What stands out most in Harris’ profile was his college production. Yes, he is a bit older than most rookies, but that shouldn’t negate leading one of the nation’s best collegiate programs on the ground. His average of 145 yards per game when you adjust for teammate and opponent competition (league-leading 40 combined SRS and SOS for Alabama) helps lead the way to a rare “A+” grade. Only three other backs achieved this grade in the past six years. They are Saquon Barkley, Dalvin Cook, and JK Dobbins.
The largest concern for the Steelers right now is the lack of a stout offensive line. Many linemen gurus actually rank them as dead last in the league. This is obviously concerning for our stud running back, but volume is king, and Harris will receive all he can handle.
2. JaVonte Williams (DEN)
Projected PPG: 14.5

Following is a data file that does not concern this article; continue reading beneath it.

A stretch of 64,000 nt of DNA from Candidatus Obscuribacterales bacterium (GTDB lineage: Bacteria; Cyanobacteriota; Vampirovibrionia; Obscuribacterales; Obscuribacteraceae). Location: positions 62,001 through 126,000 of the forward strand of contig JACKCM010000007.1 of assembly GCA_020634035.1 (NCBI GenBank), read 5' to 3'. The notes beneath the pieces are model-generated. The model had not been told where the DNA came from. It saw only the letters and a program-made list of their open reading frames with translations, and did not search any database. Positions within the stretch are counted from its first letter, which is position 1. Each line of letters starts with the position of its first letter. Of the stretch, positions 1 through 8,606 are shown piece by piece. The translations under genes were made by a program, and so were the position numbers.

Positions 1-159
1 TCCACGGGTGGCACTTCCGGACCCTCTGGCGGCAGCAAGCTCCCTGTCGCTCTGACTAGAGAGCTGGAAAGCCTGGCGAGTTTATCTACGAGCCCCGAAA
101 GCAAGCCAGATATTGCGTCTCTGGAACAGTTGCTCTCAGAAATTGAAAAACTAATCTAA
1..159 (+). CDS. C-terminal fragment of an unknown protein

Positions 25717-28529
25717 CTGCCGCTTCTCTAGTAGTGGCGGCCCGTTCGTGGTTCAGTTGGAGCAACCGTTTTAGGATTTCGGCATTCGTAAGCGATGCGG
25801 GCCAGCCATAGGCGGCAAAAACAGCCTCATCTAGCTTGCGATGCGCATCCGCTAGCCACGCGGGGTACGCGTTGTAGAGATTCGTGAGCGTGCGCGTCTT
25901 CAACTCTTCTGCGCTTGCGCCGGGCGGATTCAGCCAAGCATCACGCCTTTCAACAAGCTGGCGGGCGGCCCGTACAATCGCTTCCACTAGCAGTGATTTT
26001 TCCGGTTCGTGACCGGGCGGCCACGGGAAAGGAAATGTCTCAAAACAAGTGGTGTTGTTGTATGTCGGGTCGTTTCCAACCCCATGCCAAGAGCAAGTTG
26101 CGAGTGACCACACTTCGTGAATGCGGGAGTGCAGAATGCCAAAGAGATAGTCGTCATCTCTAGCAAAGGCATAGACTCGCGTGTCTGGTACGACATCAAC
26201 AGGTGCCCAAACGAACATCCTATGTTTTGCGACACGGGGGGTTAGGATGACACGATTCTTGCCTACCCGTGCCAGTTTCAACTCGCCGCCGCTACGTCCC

Consensus Rookie ADP: RB3
Williams has a multitude of impressive marks in his grade. Still, none is greater than his absolutely absurd broken tackle rate of 47% – the highest I’ve ever seen in Sports Info Solutions’ database. It seems he has no problem bulldozing through and shedding would-be tacklers.
As noted in the prelude, I define athleticism as three-fold for a running back: combine metrics, breaking/evading tackles, and dualism of rushing and receiving. Greatness or failure in any one of these subcategories will affect an Athleticism grade. So while Williams had a very average combine, he is elite in breaking tackles and above average as a dual-threat in rushing and receiving, hence the “A” grade.
Williams also lands in a perfect spot with the Denver Broncos. The aging Melvin Gordon is slowly fading, and Phillip Lindsay got sent out of town. While I still envision this being a rather hefty timeshare to start, Williams should be able to take over the reins in 2022 and beyond.
3. Travis Etienne (JAX)
Projected PPG: 14.4
Consensus Rookie ADP: RB2
Etienne has perhaps the best all-around profile of any of the big three running backs and comes away heads and shoulders above the rest in Zierlein’s film grade as his best in class.